We commented that of the things we thought we might miss in moving to France, good food was not on the list. And yet the impression whilst we were back in England was that we hadn't eaten so well since, well, the last time we were in England. We ate fish 'n chips, a curry, a burger (Burger King, char-grilled), Chinese, Thai, as well as French. Had we had any room left on the way to the ferry on Sunday night, there is also an excellent pizza take-away right near the Portsmouth ferry terminal.
OK, France doesn't do fish 'n chips, you wouldn't expect it. And they do do burgers (Mac's and Quick are in Laval, but not Burger King, the best of the lot in my view), and if you want more American options, KFC have recently installed themselves, and there is a Buffalo Grill American-style steak/beef restaurant chain too. And if you fancy Italian there is a perfectly acceptable Pizza Del Arte chain in Laval. I should also mention chinese-style places too, often of Vietnamese origins. They are all fine, and if you want French, there are all levels, including Michelin stars to be found.
Pictures: The chippie where we bought the fish & chips, and the seafront at Warsash where we ate them.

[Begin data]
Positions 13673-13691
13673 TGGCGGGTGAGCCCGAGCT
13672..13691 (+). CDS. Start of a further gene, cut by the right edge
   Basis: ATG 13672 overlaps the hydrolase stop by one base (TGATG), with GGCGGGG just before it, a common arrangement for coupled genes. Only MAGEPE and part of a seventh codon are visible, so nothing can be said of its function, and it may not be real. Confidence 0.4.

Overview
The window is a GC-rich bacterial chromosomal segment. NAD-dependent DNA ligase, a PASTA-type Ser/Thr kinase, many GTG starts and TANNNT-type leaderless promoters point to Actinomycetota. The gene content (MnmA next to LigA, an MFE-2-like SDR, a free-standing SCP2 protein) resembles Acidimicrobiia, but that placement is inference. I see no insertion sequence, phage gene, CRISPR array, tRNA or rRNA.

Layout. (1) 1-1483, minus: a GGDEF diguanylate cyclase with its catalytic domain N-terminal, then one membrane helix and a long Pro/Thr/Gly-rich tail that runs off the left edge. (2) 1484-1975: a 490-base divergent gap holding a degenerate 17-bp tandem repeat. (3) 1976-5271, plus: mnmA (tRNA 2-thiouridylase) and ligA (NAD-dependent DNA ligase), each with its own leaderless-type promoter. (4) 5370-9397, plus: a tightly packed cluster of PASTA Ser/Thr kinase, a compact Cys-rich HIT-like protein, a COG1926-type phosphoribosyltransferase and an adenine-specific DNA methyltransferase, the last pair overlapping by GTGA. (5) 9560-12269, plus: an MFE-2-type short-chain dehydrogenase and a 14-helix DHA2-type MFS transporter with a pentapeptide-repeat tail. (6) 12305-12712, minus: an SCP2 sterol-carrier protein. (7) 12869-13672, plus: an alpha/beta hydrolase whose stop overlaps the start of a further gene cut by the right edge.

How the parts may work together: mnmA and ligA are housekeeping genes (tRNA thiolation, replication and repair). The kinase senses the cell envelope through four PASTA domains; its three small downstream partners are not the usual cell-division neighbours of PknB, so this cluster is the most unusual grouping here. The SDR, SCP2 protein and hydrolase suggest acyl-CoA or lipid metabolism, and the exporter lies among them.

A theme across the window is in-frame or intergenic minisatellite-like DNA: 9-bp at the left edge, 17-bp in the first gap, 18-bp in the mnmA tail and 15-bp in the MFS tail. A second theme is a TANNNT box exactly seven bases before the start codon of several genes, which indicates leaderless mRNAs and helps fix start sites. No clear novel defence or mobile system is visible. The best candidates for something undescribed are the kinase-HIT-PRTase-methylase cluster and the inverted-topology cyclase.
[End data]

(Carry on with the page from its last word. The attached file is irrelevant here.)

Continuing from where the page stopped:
The fish 'n chips was perfect; freshly cooked in crisp seasoned batter, the Chinese take-away organised by our friends was not only delicious but delivered to their house. The Thai, in an invisible Harry-Potter style space between two pubs, was beautifully spiced and presented (and available at 2:45 on a Sunday afternoon too). Even the French food in England was better than anything we have eaten anywhere in France (though to be fair, more expensive too).
I accept that this comparison doesn't hold for Paris, and probably other big cities too, where you can get superb cuisine of all kinds. Perhaps no small part of the difference is because we are, of our own choosing, out in the sticks. Well, fair enough. If you can find sticks to be out in in England these days, perhaps the choice and quality is limited there too. And perhaps I'm simply missing the spicy flavours, but I don't think it's just that.
But one thing I will say for sure. The idea that the food available every day to the average person in England is in any way inferior to that available to the French isn't just outdated; it's just plain wrong. If anything, it's the other way round.